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6 Ways to Avoid Probate
As a property owner, your assets will be passed on to other people when you die. But often at times, the assets of a deceased person don't always get passed down to the right people because of the failure of the deceased to plan his estate when he was still alive. When this happens, it usually brings about many issues (some of which may take a long before they finally get resolved). For instance, if someone dies intestate, disgruntlement regarding the deceased assets may arise in the family.
When something like this happens, the court will be needed to determine who gets a share out of the asset. In legal terms, this court-supervised process is called Probate. Avoiding probate is very advantageous because it will not only ensure that your assets get passed down to your beneficiaries without any stress after you pass on but will also ensure that there is no disgruntlement or any delay in distributing the assets after you die.
There are various ways to avoid probate. Hence, this article will provide a general overview of the probate process and offer tips for avoiding or minimizing its impact.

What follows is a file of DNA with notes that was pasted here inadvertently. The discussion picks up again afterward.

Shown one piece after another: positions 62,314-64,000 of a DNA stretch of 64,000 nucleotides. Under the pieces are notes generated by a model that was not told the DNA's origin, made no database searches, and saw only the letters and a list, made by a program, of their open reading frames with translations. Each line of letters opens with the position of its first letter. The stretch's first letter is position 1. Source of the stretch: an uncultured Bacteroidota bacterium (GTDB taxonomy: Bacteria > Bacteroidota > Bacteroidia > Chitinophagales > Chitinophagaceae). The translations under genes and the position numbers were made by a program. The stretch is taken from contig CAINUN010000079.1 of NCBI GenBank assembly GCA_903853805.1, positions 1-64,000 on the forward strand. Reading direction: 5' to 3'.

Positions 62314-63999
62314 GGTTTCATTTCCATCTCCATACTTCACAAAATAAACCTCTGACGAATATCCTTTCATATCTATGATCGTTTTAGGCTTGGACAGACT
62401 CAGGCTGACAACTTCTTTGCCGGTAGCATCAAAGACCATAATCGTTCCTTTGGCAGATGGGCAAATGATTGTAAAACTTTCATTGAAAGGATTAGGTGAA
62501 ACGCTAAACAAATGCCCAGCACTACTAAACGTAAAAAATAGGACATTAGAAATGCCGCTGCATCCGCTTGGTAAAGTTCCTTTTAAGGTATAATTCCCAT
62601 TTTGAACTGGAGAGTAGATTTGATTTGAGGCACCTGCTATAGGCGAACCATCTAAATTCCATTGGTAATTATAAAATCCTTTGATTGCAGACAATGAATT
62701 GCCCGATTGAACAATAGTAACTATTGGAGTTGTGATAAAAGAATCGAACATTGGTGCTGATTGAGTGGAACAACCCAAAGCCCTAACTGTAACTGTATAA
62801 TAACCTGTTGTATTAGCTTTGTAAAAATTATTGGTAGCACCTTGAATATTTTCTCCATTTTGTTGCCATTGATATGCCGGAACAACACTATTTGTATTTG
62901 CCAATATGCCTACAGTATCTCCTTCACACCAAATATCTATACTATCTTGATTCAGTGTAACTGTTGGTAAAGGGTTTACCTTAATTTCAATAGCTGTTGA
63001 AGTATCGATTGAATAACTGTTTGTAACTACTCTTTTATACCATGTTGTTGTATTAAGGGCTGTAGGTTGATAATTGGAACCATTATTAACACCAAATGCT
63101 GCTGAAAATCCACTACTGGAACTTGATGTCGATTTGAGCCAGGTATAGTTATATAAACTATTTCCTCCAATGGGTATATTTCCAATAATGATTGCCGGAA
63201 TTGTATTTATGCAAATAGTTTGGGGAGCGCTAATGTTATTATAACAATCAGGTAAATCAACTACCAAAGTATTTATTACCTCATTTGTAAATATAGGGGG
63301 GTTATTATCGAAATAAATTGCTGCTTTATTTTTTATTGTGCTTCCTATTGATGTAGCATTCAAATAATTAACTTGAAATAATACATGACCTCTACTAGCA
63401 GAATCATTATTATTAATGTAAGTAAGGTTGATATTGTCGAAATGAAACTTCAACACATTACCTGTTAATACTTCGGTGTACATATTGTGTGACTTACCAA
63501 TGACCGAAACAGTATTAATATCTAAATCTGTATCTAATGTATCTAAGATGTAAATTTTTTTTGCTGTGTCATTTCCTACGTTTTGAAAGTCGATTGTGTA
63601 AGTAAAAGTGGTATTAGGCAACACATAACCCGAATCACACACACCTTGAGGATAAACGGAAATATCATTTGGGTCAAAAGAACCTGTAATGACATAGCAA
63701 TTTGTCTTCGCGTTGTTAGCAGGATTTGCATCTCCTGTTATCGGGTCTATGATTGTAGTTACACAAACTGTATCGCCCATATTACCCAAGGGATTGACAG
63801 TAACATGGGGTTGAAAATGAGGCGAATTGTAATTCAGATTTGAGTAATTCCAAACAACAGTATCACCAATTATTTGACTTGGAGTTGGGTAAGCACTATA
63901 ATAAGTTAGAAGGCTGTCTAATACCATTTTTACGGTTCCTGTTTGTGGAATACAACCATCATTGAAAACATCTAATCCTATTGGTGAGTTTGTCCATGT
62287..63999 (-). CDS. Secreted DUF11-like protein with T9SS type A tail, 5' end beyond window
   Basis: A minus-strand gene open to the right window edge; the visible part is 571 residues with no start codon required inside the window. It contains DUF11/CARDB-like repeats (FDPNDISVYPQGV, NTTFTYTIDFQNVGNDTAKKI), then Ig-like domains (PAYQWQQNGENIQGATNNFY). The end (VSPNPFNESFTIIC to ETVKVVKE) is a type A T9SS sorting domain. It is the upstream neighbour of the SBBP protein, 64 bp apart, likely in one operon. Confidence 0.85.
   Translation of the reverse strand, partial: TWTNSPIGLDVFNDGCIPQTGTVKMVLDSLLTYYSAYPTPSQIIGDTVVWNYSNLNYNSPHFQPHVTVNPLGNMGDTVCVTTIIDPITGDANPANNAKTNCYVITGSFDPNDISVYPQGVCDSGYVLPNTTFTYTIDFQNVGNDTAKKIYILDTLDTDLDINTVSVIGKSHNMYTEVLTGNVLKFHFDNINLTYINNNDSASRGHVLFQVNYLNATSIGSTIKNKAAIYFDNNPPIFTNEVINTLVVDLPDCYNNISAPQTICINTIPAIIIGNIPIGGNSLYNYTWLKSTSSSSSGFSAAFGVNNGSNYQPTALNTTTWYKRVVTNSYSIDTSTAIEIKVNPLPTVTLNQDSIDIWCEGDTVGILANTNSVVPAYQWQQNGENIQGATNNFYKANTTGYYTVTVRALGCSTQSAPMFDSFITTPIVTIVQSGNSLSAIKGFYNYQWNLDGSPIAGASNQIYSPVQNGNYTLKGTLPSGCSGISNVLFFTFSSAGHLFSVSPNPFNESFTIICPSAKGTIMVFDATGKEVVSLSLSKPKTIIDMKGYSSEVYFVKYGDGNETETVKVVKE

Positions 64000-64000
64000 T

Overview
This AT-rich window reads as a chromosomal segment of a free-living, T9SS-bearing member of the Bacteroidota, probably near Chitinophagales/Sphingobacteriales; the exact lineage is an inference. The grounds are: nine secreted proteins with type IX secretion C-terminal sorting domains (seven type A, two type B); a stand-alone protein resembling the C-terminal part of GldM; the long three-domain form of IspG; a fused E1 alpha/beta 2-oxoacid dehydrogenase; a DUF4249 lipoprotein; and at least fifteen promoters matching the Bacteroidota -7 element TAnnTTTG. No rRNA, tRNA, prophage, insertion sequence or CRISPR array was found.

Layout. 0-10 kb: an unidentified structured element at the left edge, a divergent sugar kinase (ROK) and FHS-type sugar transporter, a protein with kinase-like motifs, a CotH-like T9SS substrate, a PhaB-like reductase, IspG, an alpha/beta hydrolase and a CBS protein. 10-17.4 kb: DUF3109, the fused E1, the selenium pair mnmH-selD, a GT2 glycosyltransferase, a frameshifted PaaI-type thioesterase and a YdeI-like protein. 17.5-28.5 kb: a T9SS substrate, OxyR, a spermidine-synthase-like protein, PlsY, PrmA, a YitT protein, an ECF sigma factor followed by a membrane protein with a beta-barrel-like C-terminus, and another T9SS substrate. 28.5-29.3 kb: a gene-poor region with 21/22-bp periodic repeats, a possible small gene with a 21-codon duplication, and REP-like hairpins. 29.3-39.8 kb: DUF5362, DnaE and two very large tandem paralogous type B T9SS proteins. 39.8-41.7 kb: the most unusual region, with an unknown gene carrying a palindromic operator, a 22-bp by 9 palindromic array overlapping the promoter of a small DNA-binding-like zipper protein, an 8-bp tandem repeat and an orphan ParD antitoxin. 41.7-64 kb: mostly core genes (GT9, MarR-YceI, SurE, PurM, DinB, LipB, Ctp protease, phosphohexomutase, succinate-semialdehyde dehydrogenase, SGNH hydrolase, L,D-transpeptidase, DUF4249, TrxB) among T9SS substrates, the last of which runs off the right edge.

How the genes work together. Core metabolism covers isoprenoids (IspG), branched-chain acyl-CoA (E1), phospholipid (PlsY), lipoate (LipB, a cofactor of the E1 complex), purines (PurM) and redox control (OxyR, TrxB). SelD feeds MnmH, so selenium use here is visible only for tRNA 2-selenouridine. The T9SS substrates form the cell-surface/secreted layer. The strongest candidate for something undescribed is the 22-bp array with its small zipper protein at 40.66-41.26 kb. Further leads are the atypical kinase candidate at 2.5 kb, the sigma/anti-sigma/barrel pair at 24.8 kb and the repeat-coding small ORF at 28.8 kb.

What is Probate, and What are Probate Processes?
Probate is a court-supervised process of administering a deceased person’s estate. By administering, we mean that the court will help identify the deceased's assets, pay the debts and taxes, and distribute the remaining assets to the estate's beneficiaries when the time is right.
The probate process begins by opening a probate case in the appropriate court. The court will appoint a personal representative, an executor, to manage the estate. The executor will be in charge of the estate until it is time to distribute the remaining assets to the beneficiaries. The executor will be tasked with the following:
- Identifying the assets of the estate
- Notifying all the deceased creditors, e.g., the insurance company, bank, etc.
- Settle all the outstanding debts of the deceased.
- Pay taxes leveled on the deceased assets regularly.
- When right, distribute the remaining assets to the estate's beneficiaries.
One thing to note is that the probate process is usually very long; hence it can take a while before there’s a final resolution. In Canada, for example, the Probate process can take several months or even years before it is complete. Also, the fact that you will need to pay court fees, attorney fees, and other administrative costs, etc., means that the process is very expensive.
Now that you know how expensive and time-consuming the probate process is, the most sensible you can ever do before you pass on is to figure out ways to avoid probate. There are many methods to avoid probate; in this article, we have narrowed it down to six: Joint Tenancy, Beneficiary Designations, Living Trusts, Payable on Death (POD), Transfer on Death (TOD) Accounts, Gifting, and Small Estate Affidavit.
6 Methods to Avoid Probate